Housing Prices Rocket

On track to be up 10% for CY 2020 at this rate.

The press release scoop:

S&P CoreLogic Case-Shiller Index Shows Annual Home Price Gains Climbed to 9.5% in November

YEAR-OVER-YEAR

The S&P CoreLogic Case-Shiller U.S. National Home Price NSA Index, covering all nine U.S. census divisions, reported a 9.5% annual gain in November, up from 8.4% in the previous month. The 10-City Composite annual increase came in at 8.8%, up from 7.6% in the previous month. The 20-City Composite posted a 9.1% year-over-year gain, up from 8.0% in the previous month.

Phoenix, Seattle and San Diego continued to report the highest year-over-year gains among the 19 cities (excluding Detroit) in November. Phoenix led the way with a 13.8% year-over-year price increase, followed by Seattle with a 12.7% increase and San Diego with a 12.3% increase. All 19 cities reported higher price increases in the year ending November 2020 versus the year ending October 2020.

MONTH-OVER-MONTH

The U.S. National Index posted a 1.1% month-over-month increase, while the 10-City and 20-City Composites both posted increases of 1.2% and 1.1% respectively, before seasonal adjustment in November. After seasonal adjustment, the U.S. National Index posted a month-over-month increase of 1.4%, while the 10-City and 20-City Composites both posted increases of 1.4%. In November, all 19 cities (excluding Detroit) reported increases before and after seasonal adjustment.

ANALYSIS

“The trend of accelerating home prices that began in June 2020 has now reached its sixth month with November’s emphatic report,” says Craig J. Lazzara, Managing Director and Global Head of Index Investment Strategy at S&P Dow Jones Indices. “The National Composite Index gained 9.5% relative to its level a year ago, accelerating from October’s 8.4% increase. The 10- and 20-City Composites (up 8.8% and 9.1%, respectively) also rose more rapidly in November than they had done in October. The housing market’s strength was once again broadly-based: all 19 cities for which we have November data rose, and all 19 gained more in the 12 months ended in November than they had gained in the 12 months ended in October.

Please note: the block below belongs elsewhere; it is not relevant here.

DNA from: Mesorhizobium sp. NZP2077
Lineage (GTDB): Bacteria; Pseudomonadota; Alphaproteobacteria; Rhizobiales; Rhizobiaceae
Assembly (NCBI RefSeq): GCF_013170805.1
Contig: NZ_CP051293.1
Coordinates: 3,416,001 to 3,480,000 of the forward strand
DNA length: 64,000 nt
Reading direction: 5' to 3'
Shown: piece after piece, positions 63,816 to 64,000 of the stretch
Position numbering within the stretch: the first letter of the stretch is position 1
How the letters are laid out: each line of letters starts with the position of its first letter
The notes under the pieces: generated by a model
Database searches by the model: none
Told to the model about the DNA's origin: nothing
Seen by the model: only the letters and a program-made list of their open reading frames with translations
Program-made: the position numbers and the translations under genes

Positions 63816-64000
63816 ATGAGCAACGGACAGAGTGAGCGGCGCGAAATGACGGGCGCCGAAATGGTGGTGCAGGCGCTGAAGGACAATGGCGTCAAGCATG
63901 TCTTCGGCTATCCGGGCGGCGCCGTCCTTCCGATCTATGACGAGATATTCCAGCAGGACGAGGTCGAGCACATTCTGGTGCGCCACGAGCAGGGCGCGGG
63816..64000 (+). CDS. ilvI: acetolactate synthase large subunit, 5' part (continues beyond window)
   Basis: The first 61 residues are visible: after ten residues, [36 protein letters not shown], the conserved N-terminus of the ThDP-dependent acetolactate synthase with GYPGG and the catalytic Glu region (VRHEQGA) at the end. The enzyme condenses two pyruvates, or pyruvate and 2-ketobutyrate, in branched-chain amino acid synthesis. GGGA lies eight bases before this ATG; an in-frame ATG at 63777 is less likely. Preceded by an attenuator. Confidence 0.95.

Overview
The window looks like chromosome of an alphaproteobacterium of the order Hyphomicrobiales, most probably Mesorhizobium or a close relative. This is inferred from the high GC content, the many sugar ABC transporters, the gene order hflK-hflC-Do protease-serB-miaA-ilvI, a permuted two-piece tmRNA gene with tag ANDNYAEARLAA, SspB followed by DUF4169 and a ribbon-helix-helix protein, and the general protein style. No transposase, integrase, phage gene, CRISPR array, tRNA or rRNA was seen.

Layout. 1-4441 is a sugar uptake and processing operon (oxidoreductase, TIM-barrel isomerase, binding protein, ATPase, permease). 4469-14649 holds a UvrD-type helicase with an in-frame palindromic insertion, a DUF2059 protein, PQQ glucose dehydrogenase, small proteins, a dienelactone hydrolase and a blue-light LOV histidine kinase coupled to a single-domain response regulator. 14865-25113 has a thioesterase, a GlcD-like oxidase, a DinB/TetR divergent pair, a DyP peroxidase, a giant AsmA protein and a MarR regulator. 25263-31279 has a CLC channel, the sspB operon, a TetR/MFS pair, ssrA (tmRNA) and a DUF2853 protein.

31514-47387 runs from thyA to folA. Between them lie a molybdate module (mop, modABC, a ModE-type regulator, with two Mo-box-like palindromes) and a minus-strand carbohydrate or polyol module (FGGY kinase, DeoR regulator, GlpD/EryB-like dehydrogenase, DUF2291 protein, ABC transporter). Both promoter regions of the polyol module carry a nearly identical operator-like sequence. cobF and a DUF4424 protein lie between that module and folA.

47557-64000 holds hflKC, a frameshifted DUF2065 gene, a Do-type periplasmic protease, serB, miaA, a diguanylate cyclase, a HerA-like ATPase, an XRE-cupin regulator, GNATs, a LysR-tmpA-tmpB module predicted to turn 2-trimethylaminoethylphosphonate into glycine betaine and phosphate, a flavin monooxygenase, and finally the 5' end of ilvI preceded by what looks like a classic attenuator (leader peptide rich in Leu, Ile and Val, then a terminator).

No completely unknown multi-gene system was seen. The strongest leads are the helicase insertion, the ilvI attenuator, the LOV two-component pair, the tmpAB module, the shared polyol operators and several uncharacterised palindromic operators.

“As COVID-related restrictions began to grip the economy last spring, their effect on housing prices was unclear. Price growth decelerated in May and June before beginning a steady climb upward. November’s report continues that acceleration in a particularly impressive manner. The National Composite last matched this month’s 9.5% growth rate in February 2014, more than six and a half years ago.

Housing data price chart

All of which looks grand until you wonder how the 55% increase in M1 and 25% increase in M2 impact PPP pricing.

But that’s too much work for a tired old many…

George@Ure.net

20 thoughts on “Housing Prices Rocket”

  1. No inflation there …… No inflation anywhere. A friend of my daughters had a $500,000 home built in east Austin 5 yrs ago – just went on the market for $1.4mm.

    • That amount of gain is more than some people make in their entire working lives. I personally think it is SAD … since the average working person in many places is being priced out of ever owning a place of their own where that QUICK high tech growth, with it’s consequence of rapid housing price increases, occurs.

      People around here couldn’t believe it when I was saying I did NOT want Amazon to put the HQ2 here after we made the original cut. IMO all it would have done if we got HQ2 was to quickly price out of the housing market everyday people, the people that actually make this place a great place to live.

      As it is our housing prices are still going up solidly because of the large number of other high tech jobs coming to town (we suddenly became more desirable to the high tech world after we “passed” Amazon’s “qualifying” test) which is driving overall urban growth and causing a housing shortage. I just shake my head at how much housing prices have gone up here over the last 3 years, particularly this past year, … but know it would have been much much worse if Amazon HQ2, or even a much scaled down version of it, such as Nashville is experiencing, had come to town.

      I am NOT anti growth of high tech jobs … I am just anti QUICK growth of high tech jobs because of the localized distortion they cause when that happens. We have had 40 years of nice steady growth here, as high tech jobs have replaced our tens of thousands of manufacturing jobs (which are now down to virtually nil), which is fine with me. That steady replacement of jobs has made my city a nice livable city. A wonderful side benefit is that it has kept those with a “Left Coast Mentality” mostly out of our urban environment.

      • “it is SAD … since the average working person in many places is being priced out of ever owning a place of their own”